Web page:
Energy Sector NewsAccording to First Research’s energy sector news,  the recent drop in crude oil prices is putting pressure on larger US producers to scale back on fracking operations. Fracking has been a huge boon to US oil production in recent years, but as prices fall, costs remain high, and the return on investment has diminished. ConocoPhillips recently announced it will cut back drilling operations and exploration spending. Shell also plans to reduce spending and cut employment. Smaller oil companies with lower cost structures are continuing to profit from fracking, but margins may be squeezed if oil prices continue downward, a scenario some experts say is likely given Saudi Arabia’s plan to keep production high. Unlike US producers, Saudi Arabia is able to profit from oil even if prices reach $30 per barrel, according to Forbes.

New Canadian rules for rail transport of oil and ethanol could boost operating costs for oil producers. Tighter regulation came nearly a year after a train derailment in Quebec killed 47 people, prompting regulators in Canada and the US to pursue tighter regulation of oil tank cars. The new Canadian rules, issued in April 2014, call for railroads to develop emergency plans for responding to explosions; the rules also fast-track the retirement of older tank cars and require the adoption of stronger tank cars within the next three years. Prompted by Canada’s moves, regulators in the US are working to update their tanker rules, which have been in dispute for years. US regulations are likely to call for stronger tank cars, reduced speeds for trains carrying oil or ethanol, and safer routes for trains carrying more than 20 tank cars.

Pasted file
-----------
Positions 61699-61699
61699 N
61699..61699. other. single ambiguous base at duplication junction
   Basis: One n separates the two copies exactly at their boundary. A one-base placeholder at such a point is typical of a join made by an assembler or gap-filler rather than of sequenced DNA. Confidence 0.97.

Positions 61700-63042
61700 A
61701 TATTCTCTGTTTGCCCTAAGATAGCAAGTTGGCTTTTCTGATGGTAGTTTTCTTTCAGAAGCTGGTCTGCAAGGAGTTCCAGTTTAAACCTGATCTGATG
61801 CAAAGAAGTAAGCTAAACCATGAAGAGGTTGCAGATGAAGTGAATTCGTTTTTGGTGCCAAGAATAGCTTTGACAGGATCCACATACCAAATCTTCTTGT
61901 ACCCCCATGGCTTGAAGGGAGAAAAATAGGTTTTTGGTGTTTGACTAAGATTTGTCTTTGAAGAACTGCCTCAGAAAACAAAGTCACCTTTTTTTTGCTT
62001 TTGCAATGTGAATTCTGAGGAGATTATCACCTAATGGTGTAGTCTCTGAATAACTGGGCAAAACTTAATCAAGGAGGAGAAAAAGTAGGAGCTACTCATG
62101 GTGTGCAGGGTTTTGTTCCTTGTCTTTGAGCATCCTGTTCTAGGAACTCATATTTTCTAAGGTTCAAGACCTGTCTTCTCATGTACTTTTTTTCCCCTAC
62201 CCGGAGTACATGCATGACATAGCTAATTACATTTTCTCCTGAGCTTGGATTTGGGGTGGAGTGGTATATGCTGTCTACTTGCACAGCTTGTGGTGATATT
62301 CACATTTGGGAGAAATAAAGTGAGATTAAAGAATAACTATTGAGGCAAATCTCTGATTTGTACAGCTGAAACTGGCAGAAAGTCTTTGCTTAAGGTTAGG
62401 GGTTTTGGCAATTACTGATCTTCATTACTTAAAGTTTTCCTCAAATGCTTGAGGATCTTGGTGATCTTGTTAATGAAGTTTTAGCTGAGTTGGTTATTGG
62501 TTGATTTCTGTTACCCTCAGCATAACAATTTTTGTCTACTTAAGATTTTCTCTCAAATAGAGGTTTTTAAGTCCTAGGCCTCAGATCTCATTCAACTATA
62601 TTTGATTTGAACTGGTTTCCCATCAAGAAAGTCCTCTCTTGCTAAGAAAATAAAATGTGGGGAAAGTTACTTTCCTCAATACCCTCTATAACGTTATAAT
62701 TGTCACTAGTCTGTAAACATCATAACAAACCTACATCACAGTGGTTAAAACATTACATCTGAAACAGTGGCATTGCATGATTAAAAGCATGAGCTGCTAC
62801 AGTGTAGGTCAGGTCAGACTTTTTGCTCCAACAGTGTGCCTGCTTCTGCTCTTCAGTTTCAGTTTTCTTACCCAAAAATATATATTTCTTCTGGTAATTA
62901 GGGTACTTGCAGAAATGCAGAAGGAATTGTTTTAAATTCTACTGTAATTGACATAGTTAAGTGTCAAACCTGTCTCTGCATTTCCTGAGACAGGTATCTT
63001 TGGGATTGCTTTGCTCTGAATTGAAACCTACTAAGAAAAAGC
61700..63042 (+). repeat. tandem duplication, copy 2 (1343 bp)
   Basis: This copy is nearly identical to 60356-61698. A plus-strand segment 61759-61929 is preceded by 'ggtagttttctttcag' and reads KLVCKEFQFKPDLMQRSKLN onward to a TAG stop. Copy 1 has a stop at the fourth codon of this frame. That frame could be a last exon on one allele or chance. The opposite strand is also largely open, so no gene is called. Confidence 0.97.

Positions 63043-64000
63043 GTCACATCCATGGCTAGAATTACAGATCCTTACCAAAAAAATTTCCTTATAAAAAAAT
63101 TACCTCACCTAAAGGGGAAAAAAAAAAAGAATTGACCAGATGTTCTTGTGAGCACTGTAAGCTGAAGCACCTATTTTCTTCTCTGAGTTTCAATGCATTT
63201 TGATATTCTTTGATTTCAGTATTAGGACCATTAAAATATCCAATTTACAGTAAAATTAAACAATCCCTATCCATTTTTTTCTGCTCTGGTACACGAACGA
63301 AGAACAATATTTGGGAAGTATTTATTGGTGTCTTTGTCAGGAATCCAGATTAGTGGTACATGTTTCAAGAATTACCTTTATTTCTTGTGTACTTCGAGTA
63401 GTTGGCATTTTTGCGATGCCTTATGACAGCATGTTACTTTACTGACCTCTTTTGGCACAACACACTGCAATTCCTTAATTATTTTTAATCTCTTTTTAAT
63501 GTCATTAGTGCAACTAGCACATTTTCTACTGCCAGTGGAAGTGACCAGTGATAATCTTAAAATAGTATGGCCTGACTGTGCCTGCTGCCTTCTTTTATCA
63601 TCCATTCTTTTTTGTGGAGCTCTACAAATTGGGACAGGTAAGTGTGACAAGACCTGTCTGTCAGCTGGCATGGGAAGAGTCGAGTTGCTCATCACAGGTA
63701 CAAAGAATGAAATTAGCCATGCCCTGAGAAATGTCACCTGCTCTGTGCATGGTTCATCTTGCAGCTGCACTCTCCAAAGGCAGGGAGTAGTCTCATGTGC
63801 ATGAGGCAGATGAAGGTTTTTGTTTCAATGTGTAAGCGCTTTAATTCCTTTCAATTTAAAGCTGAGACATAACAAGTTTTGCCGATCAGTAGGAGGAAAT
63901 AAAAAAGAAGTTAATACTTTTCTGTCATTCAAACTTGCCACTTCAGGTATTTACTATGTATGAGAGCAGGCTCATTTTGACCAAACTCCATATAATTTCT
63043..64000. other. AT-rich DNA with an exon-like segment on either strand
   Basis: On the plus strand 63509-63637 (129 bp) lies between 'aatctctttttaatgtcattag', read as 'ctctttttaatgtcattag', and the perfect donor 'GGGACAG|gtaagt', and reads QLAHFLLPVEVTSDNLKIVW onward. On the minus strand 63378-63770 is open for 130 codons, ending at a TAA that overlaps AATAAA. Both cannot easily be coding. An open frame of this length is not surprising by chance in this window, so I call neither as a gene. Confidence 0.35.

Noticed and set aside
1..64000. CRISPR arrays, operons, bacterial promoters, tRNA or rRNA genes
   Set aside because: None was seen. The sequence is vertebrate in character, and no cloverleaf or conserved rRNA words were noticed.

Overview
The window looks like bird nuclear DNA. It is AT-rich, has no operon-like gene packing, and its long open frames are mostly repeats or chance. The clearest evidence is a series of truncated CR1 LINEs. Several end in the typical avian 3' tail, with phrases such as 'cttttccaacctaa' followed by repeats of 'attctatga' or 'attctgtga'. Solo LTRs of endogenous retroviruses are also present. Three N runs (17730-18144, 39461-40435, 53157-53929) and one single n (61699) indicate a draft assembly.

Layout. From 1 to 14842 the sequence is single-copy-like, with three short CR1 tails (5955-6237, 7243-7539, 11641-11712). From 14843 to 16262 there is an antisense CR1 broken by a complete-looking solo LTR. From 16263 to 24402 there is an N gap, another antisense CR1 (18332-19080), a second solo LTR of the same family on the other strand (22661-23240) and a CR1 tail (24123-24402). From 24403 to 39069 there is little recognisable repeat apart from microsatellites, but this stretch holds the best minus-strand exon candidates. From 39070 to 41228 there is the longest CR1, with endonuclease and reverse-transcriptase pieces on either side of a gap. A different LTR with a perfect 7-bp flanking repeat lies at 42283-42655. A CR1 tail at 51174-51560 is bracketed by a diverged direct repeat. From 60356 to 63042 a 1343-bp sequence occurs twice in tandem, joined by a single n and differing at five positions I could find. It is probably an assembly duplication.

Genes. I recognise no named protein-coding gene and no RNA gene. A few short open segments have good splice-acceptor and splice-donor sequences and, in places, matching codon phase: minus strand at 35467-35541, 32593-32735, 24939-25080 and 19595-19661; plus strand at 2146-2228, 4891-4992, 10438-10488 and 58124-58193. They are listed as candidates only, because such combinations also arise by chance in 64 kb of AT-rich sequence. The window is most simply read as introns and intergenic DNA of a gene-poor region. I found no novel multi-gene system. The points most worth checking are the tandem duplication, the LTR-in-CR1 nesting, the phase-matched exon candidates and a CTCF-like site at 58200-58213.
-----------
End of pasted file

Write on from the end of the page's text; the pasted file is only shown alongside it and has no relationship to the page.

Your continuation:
Posted by Roy Graham.

Read the Entire Energy M&A 1st Quarter Newsletter Here

How Does FINRA Relate to Selling or Buying a Business?

By Roy Graham | Aug 11, 2014

finraMany business owners are not familiar with FINRA or how it relates to buying or selling a business.  FINRA (Financial Industry Regulatory Authority, Inc.) is an independent, not-for-profit organization authorized by Congress to protect America’s investors by making sure the securities industry operates fairly and honestly.